Many wealthy Middle Easterners visit London at least once a year, usually for a break from the hot summer, so perhaps it is no surprise that the first shop window for business jets is in an up-market area of the UK capital at One Grosvenor Place–just across the road from Buckingham Palace. The shop is home to The Jet Business, the showroom where would-be business aircraft buyers can evaluate options, or use its purpose-developed app that helps buyers select preferences to assist with their choices.
Since opening his store in January this year, The Jet Business founder Steve Varsano has been overwhelmed with interest from clients, who range from billionaires to Boeing. He also has seen a trebling of the number of preowned aircraft on the company books.
Clients who come through the door–which often include people who have noticed the store when driving round the Hyde Park Corner roundabout near the Knightsbridge and Mayfair districts–potentially include many who already own or charter aircraft. “I’d say about a quarter of the people who come in here don’t know much about airplanes, even if they say they do,” Varsano told AIN. His view is that the aircraft sales process has been stuck in the Dark Ages, and 21st century technology allows it to be brought up to date. “We take a two- to three-month process and reduce it to 20 minutes,” he said.
Varsano’s team recently created a mobile version of the showroom’s iPad app, which was developed to take clients through the selection process on a giant 26-foot screen. This is useful for showing aircraft and cabins at full scale and it allows prospective buyers to make a quick selection from 131 aircraft types, based on their individual travel needs. Being able to take the app out to a customer’s offices is a new option for The Jet Business (Stand 594).
“Clients can’t download the app themselves, as it is proprietary. It took two years to design the software,” Varsano said. “But we empower people to answer their own questions; after 30 seconds with the iPad they already know how to navigate the program.”
Sellers, ranging from private individuals to corporations, as well as manufacturers, have quickly realized the potential of using the app. Varsano said he has been discussing the concept of manufacturers having their own private viewings with potential buyers, and he claims he is open to ideas on how to further use what is a powerful communications and educational resource. “The sales people from the manufacturers like to bring clients here, and we’re happy to help them because they’ll tell their friends about the experience,” he said.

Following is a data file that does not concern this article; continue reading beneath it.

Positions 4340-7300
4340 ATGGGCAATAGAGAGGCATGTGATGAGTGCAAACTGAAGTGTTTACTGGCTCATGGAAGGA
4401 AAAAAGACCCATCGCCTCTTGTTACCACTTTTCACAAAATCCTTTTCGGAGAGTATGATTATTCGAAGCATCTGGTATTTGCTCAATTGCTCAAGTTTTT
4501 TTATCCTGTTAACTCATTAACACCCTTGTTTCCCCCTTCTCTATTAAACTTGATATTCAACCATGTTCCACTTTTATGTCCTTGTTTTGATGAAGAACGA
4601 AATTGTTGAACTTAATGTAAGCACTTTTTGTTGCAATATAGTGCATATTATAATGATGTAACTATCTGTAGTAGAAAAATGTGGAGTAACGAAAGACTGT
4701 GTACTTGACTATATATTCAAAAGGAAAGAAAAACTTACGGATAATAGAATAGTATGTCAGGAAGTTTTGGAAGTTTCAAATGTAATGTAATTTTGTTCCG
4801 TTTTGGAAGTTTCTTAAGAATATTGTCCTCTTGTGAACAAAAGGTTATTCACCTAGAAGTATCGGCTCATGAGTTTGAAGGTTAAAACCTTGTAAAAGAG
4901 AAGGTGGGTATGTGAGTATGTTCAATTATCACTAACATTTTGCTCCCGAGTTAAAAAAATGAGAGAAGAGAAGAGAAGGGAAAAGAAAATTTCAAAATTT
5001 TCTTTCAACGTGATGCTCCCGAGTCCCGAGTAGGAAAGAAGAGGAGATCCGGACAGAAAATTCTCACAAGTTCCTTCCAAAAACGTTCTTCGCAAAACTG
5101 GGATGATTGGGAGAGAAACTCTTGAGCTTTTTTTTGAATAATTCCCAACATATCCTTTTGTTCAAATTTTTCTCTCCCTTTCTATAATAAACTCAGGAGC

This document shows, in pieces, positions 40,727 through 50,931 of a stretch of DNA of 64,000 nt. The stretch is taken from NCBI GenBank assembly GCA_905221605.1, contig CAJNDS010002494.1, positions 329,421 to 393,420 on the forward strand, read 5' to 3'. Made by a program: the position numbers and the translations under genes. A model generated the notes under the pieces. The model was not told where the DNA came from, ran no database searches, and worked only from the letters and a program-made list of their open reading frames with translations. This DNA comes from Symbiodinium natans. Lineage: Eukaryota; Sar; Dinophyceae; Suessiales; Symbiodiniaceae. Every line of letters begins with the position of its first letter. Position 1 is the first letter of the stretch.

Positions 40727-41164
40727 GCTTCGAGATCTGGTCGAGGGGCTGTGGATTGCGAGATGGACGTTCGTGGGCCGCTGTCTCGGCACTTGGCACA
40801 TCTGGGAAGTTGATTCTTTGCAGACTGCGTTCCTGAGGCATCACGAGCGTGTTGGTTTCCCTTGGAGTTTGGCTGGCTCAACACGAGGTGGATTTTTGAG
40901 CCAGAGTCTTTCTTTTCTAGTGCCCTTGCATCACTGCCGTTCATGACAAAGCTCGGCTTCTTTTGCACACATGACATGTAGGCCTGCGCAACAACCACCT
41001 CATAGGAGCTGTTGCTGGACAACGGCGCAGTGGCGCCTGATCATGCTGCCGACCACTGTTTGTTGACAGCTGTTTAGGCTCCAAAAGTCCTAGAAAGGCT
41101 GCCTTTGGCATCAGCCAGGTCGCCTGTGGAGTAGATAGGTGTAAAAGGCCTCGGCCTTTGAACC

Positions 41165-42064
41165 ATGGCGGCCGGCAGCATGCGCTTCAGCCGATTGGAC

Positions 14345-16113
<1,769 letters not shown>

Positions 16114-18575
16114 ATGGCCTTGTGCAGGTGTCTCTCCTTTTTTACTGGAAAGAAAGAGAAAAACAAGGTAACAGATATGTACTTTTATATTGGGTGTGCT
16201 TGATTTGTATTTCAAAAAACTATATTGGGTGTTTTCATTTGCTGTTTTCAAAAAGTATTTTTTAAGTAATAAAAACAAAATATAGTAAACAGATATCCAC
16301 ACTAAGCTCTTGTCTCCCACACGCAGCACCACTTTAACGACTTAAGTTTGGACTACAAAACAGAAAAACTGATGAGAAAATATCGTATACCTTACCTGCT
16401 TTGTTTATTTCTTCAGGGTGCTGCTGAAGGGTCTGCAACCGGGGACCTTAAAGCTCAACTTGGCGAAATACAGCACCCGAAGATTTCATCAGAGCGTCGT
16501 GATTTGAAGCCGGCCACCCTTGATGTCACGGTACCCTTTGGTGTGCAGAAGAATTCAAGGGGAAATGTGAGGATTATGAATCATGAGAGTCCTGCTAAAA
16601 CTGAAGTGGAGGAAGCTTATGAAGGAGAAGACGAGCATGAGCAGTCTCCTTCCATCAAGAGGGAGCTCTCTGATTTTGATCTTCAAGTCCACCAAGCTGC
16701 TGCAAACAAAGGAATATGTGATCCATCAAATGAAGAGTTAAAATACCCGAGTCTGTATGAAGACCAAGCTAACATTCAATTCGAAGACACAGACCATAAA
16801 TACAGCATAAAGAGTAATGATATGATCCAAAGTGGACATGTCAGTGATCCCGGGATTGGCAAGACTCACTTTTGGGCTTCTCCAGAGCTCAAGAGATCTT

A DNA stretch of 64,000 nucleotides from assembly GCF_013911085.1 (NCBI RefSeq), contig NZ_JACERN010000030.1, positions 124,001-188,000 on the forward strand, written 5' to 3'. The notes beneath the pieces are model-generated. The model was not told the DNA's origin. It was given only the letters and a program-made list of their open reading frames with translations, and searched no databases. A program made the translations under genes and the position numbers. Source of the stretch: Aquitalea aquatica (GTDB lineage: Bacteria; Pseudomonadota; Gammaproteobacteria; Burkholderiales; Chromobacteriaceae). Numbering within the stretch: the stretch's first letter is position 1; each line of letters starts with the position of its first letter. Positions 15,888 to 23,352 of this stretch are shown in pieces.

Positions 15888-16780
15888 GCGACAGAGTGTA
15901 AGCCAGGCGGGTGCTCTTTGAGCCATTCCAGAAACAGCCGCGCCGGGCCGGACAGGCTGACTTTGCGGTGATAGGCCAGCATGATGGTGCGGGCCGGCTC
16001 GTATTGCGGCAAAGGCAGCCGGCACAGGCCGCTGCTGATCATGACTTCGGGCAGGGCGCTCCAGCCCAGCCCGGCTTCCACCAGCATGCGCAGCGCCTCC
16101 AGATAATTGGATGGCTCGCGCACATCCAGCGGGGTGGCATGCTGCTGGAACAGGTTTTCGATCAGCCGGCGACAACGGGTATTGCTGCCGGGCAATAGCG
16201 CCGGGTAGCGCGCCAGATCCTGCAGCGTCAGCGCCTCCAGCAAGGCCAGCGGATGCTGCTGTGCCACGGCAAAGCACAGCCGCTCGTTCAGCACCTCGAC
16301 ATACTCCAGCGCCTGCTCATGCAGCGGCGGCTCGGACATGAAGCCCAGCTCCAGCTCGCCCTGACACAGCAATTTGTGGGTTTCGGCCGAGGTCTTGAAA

The store has an Airbus ACJ-sized cabin mock-up (created by the UK’s Design Q), which also allows smaller models to be simulated so the customer can actually feel what the aircraft would be like. Then, once a customer chooses a model, the process helps him/her search the market to see what aircraft are available and at what prices.
To populate this database, Varsano’s team is constantly contacting owners, focusing on super-midsize jets up to the largest bizliners. The data spans 15 to 20 key models, and The Jet Business tries to contact every owner/seller every three months.
Recent additions to the shop’s available stock include a 2010 Bombardier Challenger 605, a new Boeing BBJ, a Gulfstream G550, a 2010 Gulfstream 450 and a 2008 Global Express XRS. Varsano is also a board member of San Francisco charter operator XOJet, for which he is currently marketing a Challenger 605.
The Jet Business can also create an interactive PDF presentation to send to customers, with the aircraft selection process laid out in around 150 pages. This also acts as a useful recap for clients who have visited the store and have been through the selection process. Varsano said that once a letter of intent is signed for an aircraft, delivery to the customer can be in as little as six weeks.
Varsano believes that the store that he spent almost five years planning is leading the way in simplifying private aircraft sales by allowing quick selection and sourcing of candidate aircraft. While he sees London as “a fantastic central hub,” he said he is considering opening stores elsewhere.